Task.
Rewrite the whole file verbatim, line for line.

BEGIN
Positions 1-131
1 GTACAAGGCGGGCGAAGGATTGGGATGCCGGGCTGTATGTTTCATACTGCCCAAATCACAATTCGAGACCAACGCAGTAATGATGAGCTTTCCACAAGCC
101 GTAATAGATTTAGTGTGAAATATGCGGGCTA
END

Positions 1-131
1 GTACAAGGCGGGCGAAGGATTGGGATGCCGGGCTGTATGTTTCATACTGCCCAAATCACAATTCGAGACCAACGCAGTAATGATGAGCTTTCCACAAGCC
101 GTAATAGATTTAGTGTGAAATATGCGGGCTA